The classic Greek salad, or horiatiki, provides a tantalizing combination of fresh and savory flavors.
And just what do you need for a Greek salad?
Well, the traditional ingredient list is quite basic, featuring ingredients that are essential to a healthy Mediterranean diet.
It consists of chopped tomatoes, onions, and cucumbers. These are topped with slabs of feta cheese, side-dressed with black, briny olives, and lightly seasoned with oregano and salt. The whole dish is finished with a hearty pour of flavorful olive oil.
Regional additions can include capers and sliced bell peppers, but lettuce is typically not present in authentic horiatiki offerings.
The foods used are based on what a typical Grecian shepherd or farmer would have on hand for breakfast or lunch – in the same way a ploughman’s lunch reflects the foods an English farmer might have in the pantry.
Other names for horiatiki include country, peasant, or village salads, and close variations can also be found in a Cypriot or Turkish shepherd’s salad.
I first sampled this simple, but delicious, vinaigrette on the Grecian isle of Ios – red wine vinegar, as well as lemon juice, are the most common acidic components for cooking used in many parts of the Aegean.
However, if you want to go all-out Zorba, stick to plain olive oil as a dressing, and garnish with the minced fresh herbs in the dressing recipe.
But, of course, you can add and use any ingredients you like. Take a look below for the recipe!
Cooking by the Numbers…
Step 1 – Prep and Organize
Step 2 – Mince the Herbs
Step 3 – Mix the Dressing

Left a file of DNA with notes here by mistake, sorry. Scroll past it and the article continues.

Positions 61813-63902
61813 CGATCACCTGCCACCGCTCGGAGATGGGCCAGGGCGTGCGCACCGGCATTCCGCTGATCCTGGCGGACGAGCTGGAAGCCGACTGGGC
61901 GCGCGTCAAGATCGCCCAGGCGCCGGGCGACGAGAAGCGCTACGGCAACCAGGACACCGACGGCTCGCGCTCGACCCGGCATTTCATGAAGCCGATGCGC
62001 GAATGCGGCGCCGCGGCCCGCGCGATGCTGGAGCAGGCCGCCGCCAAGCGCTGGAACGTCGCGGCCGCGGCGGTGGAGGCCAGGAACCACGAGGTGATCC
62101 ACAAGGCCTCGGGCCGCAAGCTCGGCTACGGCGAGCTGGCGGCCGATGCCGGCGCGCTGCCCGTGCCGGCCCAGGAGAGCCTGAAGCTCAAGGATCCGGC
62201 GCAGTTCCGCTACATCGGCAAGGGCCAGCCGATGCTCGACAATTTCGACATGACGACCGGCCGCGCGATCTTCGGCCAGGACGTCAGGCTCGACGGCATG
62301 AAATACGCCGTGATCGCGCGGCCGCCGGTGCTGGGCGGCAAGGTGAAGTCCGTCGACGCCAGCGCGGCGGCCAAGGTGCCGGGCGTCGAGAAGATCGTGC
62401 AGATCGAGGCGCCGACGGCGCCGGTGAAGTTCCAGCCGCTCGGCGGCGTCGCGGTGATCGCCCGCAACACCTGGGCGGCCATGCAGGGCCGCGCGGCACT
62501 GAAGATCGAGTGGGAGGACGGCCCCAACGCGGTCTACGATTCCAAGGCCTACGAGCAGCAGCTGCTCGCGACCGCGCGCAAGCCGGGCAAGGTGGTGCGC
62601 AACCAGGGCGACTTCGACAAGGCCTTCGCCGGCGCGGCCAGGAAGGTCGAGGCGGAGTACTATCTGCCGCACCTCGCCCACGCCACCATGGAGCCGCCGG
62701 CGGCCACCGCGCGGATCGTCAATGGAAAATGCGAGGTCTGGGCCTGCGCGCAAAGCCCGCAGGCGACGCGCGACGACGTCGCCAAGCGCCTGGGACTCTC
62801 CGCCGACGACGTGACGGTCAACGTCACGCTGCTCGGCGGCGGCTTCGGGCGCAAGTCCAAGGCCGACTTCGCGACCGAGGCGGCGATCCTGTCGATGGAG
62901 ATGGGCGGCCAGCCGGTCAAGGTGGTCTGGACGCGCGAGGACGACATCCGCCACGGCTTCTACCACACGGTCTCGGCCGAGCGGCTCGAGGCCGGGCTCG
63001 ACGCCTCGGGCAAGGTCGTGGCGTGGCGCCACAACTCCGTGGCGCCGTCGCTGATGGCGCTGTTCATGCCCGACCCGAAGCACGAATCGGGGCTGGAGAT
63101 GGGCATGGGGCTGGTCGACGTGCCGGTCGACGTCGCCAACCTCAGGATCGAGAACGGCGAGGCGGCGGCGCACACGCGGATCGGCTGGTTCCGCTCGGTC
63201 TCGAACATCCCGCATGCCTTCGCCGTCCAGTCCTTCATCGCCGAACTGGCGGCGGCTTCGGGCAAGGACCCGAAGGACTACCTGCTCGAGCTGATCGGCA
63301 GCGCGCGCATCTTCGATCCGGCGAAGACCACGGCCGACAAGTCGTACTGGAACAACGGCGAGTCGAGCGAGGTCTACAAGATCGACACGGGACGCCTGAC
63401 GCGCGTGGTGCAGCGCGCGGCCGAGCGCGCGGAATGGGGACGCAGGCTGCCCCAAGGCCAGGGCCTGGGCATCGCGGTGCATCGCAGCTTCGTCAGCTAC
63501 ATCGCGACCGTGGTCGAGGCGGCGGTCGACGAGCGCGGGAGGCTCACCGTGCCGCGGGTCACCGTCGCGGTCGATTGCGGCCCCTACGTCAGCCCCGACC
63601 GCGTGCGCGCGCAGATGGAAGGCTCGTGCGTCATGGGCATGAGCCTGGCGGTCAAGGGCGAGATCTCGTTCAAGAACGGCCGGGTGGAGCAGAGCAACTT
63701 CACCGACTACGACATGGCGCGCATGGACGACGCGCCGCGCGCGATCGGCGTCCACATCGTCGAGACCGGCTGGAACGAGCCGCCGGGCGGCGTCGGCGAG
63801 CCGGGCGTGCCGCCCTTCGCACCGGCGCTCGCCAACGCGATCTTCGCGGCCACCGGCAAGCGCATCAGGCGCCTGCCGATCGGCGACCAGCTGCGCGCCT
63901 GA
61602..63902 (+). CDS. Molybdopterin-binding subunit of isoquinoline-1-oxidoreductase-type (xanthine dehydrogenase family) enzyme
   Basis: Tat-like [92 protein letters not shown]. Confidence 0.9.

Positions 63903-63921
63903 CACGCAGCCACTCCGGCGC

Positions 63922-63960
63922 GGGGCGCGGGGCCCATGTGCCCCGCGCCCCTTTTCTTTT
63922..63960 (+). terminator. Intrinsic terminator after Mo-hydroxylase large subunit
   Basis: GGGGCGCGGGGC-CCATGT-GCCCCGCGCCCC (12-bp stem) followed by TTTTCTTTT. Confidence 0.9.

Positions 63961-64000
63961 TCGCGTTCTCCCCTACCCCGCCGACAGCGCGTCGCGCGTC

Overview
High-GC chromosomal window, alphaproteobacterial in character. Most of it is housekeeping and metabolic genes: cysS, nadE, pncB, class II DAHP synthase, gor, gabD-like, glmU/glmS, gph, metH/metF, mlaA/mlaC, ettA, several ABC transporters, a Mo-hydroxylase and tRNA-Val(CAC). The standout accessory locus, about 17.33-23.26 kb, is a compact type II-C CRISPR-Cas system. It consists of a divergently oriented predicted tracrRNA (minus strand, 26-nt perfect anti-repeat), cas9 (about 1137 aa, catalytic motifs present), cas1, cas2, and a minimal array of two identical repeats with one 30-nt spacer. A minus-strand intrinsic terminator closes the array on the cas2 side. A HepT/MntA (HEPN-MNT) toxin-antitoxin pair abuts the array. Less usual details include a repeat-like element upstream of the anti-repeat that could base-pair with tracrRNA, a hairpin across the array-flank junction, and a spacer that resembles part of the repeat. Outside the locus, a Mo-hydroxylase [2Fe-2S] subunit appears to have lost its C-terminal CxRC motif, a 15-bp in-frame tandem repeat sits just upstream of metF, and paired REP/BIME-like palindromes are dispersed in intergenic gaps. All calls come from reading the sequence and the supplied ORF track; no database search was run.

In a medium-sized jar with a tight-fitting lid, mix together the minced herbs and garlic, mustard, and vinegar. Add the olive oil a few tablespoons at a time, shaking well to emulsify after each addition. Season to taste with freshly ground salt and pepper.
Extra garlic? Learn how to store these cloves properly!
Chill the dressing in the fridge for a couple of hours.
The flavors and texture of the dressing will be vastly improved if made ahead of time and allowed to chill before serving.
Step 4 – Chop the Veggies
Add the olives after the vegetables are chopped. Searching for even bolder flavors? Try roasting the olives in herbs and garlic before adding them to this dish.
Step 5 – Add the Dressing
After the dressing has chilled, pour three-quarters of the dressing over the mixed vegetables and toss lightly.
Step 6 – Garnish with Feta
If needed, chop the feta in large pieces.
Lay the feta on top of the mixed veggies. Drizzle with the remaining dressing.
This tasty meal is usually served in small portions, but it delivers full-sized delight with the hearty, earthy flavors that it offers.
Featuring a delicious combination of fresh vegetables and herbs, along with the aged, savory flavors of brined olives, olive oil, red wine vinegar, and feta cheese, it’s a dish guaranteed to satisfy and please!
For the best flavor experience, remember to chill the dressing before serving, and allow the finished dish to sit at room temperature for 30 minutes.
Enjoy your horiatiki for lunch, or as a starter for any meal with roasted or grilled foods, or as a side next to a warm and hearty moussaka.
And it’s a must for any Mediterranean-themed patio party!
Always a popular choice, there’s never any leftovers. And don’t forget the retsina… Opa!
Do you readers have any favorite ingredients for this Greek dish? Share your ideas in the comments below, and join us for more food fun on our Facebook page!
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Photos by Lorna Kring, © Ask the Experts, LLC. ALL RIGHTS RESERVED. See our TOS for more details.
*Nutritional information derived from a database of known generic and branded foods and ingredients and was not compiled by a registered dietitian or submitted for lab testing. It should be viewed as an approximation.
About Lorna Kring
Recently retired as a costume specialist in the TV and film industry, Lorna now enjoys blogging on contemporary lifestyle themes. A bit daft about the garden, she’s particularly obsessed with organic tomatoes and herbs, and delights in breaking bread with family and friends.